JERUSALEM (AP) — Muslim leaders told the faithful to return to pray inside a major Jerusalem holy site on Thursday after Israel removed security devices it installed outside entrances to the shrine following a deadly Palestinian attack at the compound.
Thousands of Palestinians had been praying in the streets outside the shrine to protest the security measures since the crisis began.
"After extensive discussion and after achieving this victory in this round we call on our people in Jerusalem and inside (Israel) and anyone who can access the Al-Aqsa Mosque to enter ... en masse," the Islamic leaders declared in a statement.
The head of the Supreme Islamic Committee, Ikrema Sabri, said the first prayers would be held there Thursday afternoon.
Abdel Azim Salhab, of the Waqf, Jordan's religious body that administers the site, said "we call on Imams to close all mosques in Jerusalem Friday in order for all worshippers to pray Friday prayer in Al-Aqsa mosque only."
Friday prayers are the highlight of the Muslim religious week. Thousands of Muslims from around the country and Palestinian areas typically worship at the holy compound in Jerusalem's Old City.
Israel installed the new security measures earlier this month after Palestinian gunmen shot and killed two police officers from within the site.
It said the security measures were necessary to prevent more attacks and are standard procedure to ensure safety at sites around the world. Palestinians claimed Israel was trying to expand its control over the site.
The issue sparked some of the worst street clashes in years and threatened to draw Israel into conflict with other Arab and Muslim nations.
Palestinians danced, chanted "God is Great" and set off fireworks after some security devices were removed early Thursday morning. It dismantled metal detectors there earlier this week.
Israel removed the devices under intense pressure and said it plans to install sophisticated security cameras instead.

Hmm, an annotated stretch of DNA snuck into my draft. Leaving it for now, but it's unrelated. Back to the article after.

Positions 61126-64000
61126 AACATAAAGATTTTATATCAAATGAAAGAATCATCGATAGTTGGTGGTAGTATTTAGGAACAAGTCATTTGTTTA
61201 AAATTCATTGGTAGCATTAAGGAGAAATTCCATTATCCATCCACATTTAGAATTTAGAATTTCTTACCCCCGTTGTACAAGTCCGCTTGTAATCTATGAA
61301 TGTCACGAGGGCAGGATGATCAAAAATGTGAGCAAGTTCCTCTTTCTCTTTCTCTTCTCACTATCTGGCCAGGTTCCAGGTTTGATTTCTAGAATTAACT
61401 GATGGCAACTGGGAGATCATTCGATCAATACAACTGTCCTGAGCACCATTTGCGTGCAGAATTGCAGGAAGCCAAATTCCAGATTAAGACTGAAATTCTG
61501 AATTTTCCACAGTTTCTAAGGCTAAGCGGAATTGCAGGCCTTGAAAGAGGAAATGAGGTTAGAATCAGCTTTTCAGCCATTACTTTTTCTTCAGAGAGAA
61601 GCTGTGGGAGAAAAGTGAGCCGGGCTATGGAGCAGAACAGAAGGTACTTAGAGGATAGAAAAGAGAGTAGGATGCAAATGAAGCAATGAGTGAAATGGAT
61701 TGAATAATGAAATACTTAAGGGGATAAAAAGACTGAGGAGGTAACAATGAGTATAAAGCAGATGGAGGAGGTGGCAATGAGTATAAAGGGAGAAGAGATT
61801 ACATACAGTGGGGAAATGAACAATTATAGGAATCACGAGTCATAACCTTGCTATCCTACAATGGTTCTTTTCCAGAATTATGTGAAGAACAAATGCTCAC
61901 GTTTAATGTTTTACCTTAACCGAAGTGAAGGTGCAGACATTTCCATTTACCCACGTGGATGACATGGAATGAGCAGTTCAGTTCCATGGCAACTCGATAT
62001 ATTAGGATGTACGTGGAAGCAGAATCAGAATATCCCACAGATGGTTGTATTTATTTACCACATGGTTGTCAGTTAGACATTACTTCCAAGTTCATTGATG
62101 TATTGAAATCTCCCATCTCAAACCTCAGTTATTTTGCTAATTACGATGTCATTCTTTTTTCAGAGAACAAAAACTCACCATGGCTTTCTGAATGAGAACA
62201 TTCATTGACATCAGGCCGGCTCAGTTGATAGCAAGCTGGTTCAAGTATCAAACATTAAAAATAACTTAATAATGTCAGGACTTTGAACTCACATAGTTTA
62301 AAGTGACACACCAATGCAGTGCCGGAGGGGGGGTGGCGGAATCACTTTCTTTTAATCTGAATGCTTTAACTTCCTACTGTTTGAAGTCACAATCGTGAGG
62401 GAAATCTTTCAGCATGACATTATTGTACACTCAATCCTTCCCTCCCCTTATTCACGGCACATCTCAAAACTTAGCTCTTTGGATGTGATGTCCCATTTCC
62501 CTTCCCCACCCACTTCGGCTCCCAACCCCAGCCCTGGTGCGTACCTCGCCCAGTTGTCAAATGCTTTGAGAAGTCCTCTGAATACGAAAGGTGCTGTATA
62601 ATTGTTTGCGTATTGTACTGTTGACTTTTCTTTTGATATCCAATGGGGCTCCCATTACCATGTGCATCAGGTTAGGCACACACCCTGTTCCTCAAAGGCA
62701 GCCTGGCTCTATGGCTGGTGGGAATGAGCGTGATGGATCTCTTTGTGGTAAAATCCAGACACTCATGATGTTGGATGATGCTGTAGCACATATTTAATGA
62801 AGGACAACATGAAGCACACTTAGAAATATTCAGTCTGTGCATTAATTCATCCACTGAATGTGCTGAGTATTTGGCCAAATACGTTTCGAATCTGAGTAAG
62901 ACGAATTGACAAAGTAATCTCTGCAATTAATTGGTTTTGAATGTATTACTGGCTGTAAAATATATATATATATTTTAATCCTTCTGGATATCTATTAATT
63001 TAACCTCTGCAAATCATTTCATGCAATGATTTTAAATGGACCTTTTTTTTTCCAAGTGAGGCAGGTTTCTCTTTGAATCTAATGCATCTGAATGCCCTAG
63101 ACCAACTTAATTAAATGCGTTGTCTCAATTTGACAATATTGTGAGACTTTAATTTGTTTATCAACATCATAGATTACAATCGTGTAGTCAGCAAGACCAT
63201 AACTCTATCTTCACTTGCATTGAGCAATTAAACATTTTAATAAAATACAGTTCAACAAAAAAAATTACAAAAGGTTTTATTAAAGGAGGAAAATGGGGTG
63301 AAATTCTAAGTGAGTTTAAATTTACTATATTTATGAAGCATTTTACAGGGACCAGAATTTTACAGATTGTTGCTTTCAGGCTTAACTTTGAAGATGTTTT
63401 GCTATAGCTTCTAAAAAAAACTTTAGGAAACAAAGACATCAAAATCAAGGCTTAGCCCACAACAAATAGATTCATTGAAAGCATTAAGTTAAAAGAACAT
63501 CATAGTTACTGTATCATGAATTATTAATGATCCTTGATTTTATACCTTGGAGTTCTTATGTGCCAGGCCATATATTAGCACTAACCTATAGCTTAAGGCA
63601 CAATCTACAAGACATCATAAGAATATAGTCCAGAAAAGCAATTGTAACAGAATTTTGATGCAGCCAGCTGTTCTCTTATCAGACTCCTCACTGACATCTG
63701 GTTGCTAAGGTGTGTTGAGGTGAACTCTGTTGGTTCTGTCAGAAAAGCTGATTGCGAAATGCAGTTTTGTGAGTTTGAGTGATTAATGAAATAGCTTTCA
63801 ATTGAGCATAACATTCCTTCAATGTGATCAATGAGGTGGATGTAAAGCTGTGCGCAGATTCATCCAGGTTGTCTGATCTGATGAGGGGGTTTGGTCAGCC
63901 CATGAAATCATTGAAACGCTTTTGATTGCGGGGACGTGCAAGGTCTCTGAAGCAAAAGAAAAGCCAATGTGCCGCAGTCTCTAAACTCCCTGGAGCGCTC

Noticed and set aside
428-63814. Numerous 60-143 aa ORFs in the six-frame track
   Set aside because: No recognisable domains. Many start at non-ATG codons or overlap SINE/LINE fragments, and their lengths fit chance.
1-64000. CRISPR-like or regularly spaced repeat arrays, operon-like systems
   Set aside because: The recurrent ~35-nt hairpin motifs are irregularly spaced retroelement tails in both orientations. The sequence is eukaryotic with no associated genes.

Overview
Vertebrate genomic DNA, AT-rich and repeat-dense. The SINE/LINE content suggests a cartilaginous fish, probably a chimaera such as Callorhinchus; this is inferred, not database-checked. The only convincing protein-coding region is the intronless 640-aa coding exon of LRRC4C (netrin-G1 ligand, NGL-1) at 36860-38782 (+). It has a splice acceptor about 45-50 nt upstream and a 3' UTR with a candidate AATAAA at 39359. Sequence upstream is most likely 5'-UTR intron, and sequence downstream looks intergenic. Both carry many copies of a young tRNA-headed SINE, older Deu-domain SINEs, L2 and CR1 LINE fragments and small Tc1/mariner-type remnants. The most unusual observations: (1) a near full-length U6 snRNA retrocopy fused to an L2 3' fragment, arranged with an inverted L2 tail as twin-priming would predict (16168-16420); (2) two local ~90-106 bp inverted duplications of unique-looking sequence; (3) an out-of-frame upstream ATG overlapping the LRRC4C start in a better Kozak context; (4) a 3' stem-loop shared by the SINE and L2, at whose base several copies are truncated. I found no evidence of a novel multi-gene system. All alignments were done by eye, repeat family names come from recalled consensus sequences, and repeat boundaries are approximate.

But Palestinian politicians and Muslim clerics had insisted that wasn't enough and demanded Israel restore the situation at the shrine in Jerusalem's Old City to what it was before the July 14 attack.
The fate of the site is an emotional issue at the heart of the conflict between Israel and the Palestinians. Even the smallest perceived change to delicate arrangements pertaining to the site sparks tensions.
Israel's decision to add security measures there outraged Muslim and triggered protests, and low-level clashes have continued in and around Jerusalem in the days since.
The continued standoff highlighted the deep distrust between Israel and the Palestinians when it comes to the holy site.
Jews revere the hilltop compound in Jerusalem's Old City as the Temple Mount, site of the two Jewish biblical temples. It is the holiest site in Judaism and the nearby Western Wall, a remnant of one of the temples, is the holiest place where Jews can pray.
Muslims believe the site marks the spot from which the Prophet Muhammad ascended to heaven. It is Islam's third-holiest site after Mecca and Medina in Saudi Arabia.
The latest development could put Israeli Prime Minister Benjamin Netanyahu in a tough spot as he tries to tamp out a wave of unrest that has triggered international pressure while not appearing to his hard-line base as capitulating.
A senior member of Netanyahu's coalition government criticized Israel's dismantling of the security devices warning it could spell more violence.
Naftali Bennett, leader of the Jewish Home party, told Army Radio that "every time the state of Israel folds in a strategic way we get hit with an Intifada. You seemingly benefit in the short term but in the long term you harm deterrence."
The Islamic militant group that rules Gaza praised the move. Izzat Risheq, a senior Hamas leader, tweeted that Palestinians achieved a "historic victory." He said "Today, our people celebrate the removal of the gates (security measures), tomorrow they will celebrate the removal of the occupation itself."
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